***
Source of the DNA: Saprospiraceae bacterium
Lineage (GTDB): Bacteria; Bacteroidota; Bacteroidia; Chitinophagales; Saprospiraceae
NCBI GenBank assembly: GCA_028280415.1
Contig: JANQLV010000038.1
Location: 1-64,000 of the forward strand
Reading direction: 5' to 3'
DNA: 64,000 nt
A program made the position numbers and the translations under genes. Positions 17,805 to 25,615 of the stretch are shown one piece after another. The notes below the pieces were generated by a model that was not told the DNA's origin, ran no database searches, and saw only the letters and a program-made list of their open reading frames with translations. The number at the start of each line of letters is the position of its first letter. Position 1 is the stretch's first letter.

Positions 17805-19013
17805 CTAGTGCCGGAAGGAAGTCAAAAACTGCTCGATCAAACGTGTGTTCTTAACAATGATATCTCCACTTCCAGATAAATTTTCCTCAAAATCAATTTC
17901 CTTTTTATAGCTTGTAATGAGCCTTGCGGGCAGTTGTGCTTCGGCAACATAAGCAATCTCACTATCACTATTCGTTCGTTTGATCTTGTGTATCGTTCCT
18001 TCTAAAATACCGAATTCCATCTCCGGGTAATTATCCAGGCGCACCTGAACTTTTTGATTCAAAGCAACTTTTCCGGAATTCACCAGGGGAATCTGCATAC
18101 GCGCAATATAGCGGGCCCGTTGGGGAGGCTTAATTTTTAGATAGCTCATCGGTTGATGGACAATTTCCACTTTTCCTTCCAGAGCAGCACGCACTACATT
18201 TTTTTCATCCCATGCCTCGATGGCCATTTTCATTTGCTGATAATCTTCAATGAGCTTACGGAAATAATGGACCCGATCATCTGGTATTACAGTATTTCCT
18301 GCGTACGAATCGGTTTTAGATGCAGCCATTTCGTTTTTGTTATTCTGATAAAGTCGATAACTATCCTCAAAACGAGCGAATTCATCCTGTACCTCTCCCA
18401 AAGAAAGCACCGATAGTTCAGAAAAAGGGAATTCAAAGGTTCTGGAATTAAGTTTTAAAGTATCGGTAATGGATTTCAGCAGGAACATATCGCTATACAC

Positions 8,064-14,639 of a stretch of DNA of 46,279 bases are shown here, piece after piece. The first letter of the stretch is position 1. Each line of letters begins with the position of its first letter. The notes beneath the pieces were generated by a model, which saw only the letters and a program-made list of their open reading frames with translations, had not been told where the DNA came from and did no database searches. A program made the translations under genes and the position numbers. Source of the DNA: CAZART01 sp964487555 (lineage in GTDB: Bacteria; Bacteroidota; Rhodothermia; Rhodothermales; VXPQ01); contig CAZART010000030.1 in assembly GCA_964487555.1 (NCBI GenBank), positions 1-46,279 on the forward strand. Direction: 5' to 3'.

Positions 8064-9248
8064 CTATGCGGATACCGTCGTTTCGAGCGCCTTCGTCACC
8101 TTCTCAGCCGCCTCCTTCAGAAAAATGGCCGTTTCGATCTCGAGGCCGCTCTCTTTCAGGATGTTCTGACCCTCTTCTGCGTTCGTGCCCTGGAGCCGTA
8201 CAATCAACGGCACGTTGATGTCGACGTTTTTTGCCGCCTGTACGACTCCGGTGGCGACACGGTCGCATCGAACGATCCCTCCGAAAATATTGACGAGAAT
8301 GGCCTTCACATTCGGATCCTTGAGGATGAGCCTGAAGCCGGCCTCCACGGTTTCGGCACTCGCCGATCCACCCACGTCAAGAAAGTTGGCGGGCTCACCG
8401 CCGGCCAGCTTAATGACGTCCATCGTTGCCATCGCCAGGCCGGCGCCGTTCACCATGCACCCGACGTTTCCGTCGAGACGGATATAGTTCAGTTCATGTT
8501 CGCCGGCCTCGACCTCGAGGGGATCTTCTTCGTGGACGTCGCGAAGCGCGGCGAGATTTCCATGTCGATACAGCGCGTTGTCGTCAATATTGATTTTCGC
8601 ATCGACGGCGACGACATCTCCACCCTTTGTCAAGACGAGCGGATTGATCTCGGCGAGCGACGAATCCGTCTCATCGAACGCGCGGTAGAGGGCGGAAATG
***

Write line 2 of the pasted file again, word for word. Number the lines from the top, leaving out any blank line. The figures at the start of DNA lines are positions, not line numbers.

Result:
Lineage (GTDB): Bacteria; Bacteroidota; Bacteroidia; Chitinophagales; Saprospiraceae